Thu, 22/09/2022 - 11:08
Modern Languages Research: Towards a Challenge-Based Interdisciplinary Model Bennett, Wendy This article draws on the experience of the multi-institution, multi-disciplinary research programme, Multilingualism: Empowering Individuals, Transforming Societies, funded by the AHRC under its Open World Research Initiative, to argue that research in modern languages has important things to say about key issues of our time. This implies a challenge-based model for research conducted in an interdisciplinary framework. As Klein and Newell (1983) argue, interdisciplinary studies address topics that are too broad or complex to be dealt with by a single discipline but, drawing on disciplinary perspectives, seek to integrate their insights into a more comprehensive perspective. The approach is illustrated through four case studies relating to conflict and peace-building, linguistic rights and inequalities, health and wellbeing, and social cohesion.

The changing weight of expectation: how shifting priors underpin variability in hallucination frequency

Thu, 22/09/2022 - 11:08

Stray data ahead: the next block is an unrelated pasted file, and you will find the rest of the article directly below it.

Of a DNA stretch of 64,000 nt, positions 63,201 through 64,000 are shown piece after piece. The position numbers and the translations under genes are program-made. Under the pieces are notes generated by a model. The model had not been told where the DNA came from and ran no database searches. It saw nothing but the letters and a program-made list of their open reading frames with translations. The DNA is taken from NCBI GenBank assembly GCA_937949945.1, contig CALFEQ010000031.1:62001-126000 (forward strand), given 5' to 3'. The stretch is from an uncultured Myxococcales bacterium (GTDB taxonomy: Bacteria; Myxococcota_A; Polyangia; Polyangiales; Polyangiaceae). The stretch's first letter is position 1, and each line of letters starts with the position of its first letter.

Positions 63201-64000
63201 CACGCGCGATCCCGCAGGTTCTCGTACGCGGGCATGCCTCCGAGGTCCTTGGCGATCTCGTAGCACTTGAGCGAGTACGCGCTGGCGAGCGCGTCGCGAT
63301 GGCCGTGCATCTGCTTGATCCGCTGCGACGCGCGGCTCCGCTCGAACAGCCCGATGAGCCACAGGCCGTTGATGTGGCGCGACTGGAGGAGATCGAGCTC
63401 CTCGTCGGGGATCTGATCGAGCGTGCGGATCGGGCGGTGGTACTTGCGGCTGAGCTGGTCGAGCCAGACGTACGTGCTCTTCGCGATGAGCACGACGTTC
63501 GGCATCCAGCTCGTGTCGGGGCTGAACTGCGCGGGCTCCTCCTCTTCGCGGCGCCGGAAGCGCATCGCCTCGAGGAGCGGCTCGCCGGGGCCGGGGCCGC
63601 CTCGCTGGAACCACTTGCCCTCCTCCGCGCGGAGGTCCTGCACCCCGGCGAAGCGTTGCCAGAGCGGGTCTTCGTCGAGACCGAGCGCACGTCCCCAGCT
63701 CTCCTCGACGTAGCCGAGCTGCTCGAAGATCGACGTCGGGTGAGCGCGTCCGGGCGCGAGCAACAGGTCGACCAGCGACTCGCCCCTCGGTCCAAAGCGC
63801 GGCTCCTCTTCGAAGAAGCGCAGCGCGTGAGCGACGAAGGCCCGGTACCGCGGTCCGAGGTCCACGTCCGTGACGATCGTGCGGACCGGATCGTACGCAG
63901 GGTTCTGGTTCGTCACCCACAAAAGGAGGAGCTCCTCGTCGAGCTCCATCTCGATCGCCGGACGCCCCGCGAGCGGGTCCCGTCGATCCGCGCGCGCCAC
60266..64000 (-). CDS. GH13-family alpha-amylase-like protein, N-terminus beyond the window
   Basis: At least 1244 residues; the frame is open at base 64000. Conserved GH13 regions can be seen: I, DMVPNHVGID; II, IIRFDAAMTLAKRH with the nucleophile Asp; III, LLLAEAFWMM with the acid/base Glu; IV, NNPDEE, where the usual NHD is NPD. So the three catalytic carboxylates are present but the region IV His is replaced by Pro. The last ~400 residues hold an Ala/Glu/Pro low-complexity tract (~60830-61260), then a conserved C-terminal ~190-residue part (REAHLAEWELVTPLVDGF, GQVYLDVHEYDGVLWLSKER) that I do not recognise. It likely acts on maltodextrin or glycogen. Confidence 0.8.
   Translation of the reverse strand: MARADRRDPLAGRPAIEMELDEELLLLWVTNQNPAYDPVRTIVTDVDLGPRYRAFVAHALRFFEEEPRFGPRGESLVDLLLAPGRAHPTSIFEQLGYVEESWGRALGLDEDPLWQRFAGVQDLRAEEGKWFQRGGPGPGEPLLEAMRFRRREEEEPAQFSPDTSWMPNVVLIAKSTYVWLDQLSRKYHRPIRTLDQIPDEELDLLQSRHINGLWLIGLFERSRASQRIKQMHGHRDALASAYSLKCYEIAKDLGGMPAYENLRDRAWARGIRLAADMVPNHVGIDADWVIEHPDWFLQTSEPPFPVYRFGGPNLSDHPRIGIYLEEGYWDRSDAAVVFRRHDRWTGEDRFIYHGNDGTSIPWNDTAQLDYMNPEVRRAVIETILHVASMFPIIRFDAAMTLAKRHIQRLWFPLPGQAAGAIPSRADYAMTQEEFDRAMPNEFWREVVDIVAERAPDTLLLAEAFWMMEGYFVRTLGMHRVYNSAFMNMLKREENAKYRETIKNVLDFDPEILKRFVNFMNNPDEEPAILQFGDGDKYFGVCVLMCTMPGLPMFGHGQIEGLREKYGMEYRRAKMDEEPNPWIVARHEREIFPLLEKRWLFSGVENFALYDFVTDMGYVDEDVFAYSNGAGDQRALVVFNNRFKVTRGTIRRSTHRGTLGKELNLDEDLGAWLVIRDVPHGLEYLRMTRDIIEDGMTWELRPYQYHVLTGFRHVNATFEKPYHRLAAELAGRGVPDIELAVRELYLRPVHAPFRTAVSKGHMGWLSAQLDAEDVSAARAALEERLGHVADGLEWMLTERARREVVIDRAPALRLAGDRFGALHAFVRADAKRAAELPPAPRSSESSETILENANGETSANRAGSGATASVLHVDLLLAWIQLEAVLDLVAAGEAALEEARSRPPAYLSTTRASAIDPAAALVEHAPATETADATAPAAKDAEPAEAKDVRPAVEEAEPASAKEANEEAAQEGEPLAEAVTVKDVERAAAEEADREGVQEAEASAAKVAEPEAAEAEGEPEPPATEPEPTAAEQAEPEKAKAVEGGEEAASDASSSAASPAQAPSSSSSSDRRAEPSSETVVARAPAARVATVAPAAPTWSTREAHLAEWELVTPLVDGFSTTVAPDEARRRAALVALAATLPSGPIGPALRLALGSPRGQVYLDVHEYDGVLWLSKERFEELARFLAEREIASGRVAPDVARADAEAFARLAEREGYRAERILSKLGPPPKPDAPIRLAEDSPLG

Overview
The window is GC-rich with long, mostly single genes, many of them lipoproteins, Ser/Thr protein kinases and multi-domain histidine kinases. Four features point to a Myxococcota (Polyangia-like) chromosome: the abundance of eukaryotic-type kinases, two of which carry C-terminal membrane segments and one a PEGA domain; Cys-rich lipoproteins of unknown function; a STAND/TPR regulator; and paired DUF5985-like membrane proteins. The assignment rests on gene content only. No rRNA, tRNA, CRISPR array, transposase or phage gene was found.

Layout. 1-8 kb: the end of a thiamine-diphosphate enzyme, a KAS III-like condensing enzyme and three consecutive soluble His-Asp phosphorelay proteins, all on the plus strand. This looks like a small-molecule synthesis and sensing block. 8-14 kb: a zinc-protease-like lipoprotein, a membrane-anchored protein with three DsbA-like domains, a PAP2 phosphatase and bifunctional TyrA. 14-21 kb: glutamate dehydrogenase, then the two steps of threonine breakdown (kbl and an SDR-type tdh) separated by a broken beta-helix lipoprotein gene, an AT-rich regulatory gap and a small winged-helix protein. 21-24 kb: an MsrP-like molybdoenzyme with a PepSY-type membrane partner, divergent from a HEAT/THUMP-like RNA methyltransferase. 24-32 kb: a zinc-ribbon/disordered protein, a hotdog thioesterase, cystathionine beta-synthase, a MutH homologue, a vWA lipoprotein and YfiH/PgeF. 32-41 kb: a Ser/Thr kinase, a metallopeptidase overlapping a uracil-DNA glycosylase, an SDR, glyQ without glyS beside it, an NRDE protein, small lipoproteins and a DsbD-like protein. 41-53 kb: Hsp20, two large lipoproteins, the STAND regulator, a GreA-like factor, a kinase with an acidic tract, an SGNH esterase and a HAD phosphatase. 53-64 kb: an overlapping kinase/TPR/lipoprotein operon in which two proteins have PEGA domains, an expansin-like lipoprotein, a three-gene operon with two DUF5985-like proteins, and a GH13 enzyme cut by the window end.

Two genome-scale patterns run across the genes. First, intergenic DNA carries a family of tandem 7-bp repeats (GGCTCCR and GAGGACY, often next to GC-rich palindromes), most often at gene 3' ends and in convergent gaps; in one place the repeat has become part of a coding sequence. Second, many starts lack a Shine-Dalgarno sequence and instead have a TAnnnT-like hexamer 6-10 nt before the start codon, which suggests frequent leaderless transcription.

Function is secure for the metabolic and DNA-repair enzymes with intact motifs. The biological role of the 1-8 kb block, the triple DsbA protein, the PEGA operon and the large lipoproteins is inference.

The changing weight of expectation: how shifting priors underpin variability in hallucination frequency Fletcher, Paul; Christoph, Teufel The predictive processing framework encourages us to consider perception as arising from the integration of pre-existing knowledge with current sensory input (1). It formulates hallucinations - percepts without accompanying stimuli - in terms of increased weighting of predicted over actual input and thereby suggests an explanation of the computational mechanisms underlying such experiences. Several studies of individuals with, or prone to, hallucinations have exploited this framework and have suggested ways in which the balance between prediction and input may be altered. In this issue, Kafadar and colleagues (2) elegantly extend this work in three ways: first, they replicate a previous observation (3) that individuals experiencing auditory-verbal hallucinations show a greater influence of prediction on auditory experience; second, they show that this tendency reflects individuals’ current levels of auditory hallucinations rather than a persisting trait. Third, they validate an online version of their task, which may prove convenient in its future use.

Morning chronotype and digestive tract cancers: Mendelian randomization study

Thu, 22/09/2022 - 01:00